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  • Financial Times13 days ago

    New Unilever CEO Jope banks on recovery in sales growth

    Unilever chief executive Alan Jope has for the first time offered hope that the maker of Dove soaps and Magnum ice creams will next year escape a period of stagnant sales that has dogged one of the world’s largest consumer goods groups. In his first interview since taking the top job at the £140bn company, Mr Jope signalled that the centre of gravity at the Anglo-Dutch group would shift further from food to the higher-margin beauty and personal care market. “This year we’ve set the guidance in the 3 to 4 per cent range, and I would hope that next year we would start to edge that up,” Mr Jope said.

  • Unilever says Vietnam, Bangladesh among next 'growth stars'
    Reuters14 days ago

    Unilever says Vietnam, Bangladesh among next 'growth stars'

    "The combination of quite a big population, strong GDP growth and rapid consumption in the categories we sell means that countries like Vietnam, Pakistan, Bangladesh, Myanmar and even Ethiopia will be our growth stars over the next few years," Jope told the Deutsche Bank Global Consumer conference in Paris. "These are going to be very important for the future and we are investing heavily," he said.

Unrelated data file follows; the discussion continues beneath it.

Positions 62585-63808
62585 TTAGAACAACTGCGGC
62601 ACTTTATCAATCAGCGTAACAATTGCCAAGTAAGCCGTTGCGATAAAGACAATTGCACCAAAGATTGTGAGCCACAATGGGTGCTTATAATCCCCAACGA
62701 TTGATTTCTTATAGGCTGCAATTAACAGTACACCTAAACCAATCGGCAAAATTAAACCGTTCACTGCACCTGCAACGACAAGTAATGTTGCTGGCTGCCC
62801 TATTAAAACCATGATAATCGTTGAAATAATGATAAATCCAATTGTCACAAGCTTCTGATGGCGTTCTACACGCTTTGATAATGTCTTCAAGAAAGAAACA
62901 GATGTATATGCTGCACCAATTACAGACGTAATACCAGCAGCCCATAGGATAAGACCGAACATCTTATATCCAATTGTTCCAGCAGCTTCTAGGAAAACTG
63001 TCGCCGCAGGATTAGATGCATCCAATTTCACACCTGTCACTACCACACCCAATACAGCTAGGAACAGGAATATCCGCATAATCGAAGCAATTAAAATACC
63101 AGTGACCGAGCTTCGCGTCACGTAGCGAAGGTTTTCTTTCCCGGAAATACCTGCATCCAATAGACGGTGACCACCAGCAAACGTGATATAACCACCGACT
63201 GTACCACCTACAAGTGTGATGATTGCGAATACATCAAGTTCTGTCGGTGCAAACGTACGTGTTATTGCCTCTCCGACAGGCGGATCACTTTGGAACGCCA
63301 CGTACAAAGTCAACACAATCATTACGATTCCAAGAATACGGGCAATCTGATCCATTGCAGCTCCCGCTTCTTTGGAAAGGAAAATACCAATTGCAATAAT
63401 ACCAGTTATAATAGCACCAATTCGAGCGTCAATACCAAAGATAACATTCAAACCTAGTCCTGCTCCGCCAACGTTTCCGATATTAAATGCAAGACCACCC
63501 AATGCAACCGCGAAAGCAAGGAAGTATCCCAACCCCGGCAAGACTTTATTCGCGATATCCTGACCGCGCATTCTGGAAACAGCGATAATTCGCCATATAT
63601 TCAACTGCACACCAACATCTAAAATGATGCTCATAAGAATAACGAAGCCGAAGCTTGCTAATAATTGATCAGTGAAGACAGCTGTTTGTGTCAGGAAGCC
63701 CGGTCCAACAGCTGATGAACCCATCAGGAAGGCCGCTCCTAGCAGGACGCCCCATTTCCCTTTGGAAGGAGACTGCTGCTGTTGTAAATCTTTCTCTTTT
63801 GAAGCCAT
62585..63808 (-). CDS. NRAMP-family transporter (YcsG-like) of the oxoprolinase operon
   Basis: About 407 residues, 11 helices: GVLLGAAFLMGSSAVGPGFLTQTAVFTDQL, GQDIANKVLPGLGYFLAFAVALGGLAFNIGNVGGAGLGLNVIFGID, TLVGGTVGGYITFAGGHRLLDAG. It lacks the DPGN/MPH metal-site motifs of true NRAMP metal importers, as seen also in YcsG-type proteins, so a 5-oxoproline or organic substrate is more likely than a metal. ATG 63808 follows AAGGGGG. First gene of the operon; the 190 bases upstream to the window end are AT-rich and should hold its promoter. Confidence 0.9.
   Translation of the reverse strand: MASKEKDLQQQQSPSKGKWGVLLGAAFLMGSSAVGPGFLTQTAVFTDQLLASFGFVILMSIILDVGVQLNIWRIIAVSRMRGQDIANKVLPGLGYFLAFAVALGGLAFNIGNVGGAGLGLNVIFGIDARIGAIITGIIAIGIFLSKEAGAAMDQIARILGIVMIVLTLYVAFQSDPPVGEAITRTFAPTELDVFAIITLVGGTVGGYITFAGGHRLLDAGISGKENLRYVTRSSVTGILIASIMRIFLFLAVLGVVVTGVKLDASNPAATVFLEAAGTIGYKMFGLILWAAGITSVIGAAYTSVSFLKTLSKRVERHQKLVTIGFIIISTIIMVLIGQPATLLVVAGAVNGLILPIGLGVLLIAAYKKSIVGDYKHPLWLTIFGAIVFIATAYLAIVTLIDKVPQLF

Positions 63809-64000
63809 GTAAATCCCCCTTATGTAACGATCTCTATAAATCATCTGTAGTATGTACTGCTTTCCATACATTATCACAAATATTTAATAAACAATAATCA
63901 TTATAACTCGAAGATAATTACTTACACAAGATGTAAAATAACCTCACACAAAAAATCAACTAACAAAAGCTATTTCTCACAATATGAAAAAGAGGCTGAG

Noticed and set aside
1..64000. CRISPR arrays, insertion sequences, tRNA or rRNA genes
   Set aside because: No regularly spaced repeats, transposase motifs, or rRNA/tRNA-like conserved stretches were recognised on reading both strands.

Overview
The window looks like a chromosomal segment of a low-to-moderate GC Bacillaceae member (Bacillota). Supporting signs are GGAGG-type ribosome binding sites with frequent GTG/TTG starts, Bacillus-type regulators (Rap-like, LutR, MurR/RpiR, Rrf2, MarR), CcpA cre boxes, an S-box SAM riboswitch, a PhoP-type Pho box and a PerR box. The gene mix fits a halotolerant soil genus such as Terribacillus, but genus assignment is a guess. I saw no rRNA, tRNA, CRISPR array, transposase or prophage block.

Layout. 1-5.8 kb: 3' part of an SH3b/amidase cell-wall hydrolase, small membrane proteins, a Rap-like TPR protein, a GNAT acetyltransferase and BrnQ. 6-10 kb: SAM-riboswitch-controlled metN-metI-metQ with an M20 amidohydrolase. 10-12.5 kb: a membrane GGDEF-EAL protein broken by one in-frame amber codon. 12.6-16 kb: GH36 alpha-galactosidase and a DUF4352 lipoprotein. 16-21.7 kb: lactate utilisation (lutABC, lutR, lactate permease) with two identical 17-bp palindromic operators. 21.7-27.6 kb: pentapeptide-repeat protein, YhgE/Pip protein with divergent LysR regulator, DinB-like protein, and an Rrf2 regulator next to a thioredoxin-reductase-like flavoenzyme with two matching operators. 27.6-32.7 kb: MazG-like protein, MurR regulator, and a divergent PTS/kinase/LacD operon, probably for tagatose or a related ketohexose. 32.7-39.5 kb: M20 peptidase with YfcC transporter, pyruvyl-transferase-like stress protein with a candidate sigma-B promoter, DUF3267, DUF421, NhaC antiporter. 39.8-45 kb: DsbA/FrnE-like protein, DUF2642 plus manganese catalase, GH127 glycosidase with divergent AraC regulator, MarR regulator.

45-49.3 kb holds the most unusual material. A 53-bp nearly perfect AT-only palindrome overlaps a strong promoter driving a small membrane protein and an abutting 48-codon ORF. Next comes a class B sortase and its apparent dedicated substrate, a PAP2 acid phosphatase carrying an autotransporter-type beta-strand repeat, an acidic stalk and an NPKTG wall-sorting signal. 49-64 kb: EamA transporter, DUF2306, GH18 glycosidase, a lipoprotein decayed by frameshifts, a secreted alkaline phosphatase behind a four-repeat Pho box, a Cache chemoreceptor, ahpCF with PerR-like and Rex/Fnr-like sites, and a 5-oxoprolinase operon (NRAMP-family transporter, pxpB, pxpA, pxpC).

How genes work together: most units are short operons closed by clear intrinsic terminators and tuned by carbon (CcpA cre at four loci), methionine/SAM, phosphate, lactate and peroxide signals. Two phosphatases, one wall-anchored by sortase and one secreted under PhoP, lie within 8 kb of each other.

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  • PR Newswire20 days ago

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  • Unilever North America Headquarters Receives LEED Platinum Certification for Sustainability
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    The newly redeveloped Unilever North America headquarters building in Englewood Cliffs, N.J., has received LEED Platinum certification from the U.S. Green Building Council (USGBC), the highest level of LEED certification available for sustainable buildings. The certification process assesses buildings across several categories including: location and transportation, sustainable sites, water efficiency, energy and atmosphere, materials and resources, indoor environmental quality, innovation and more.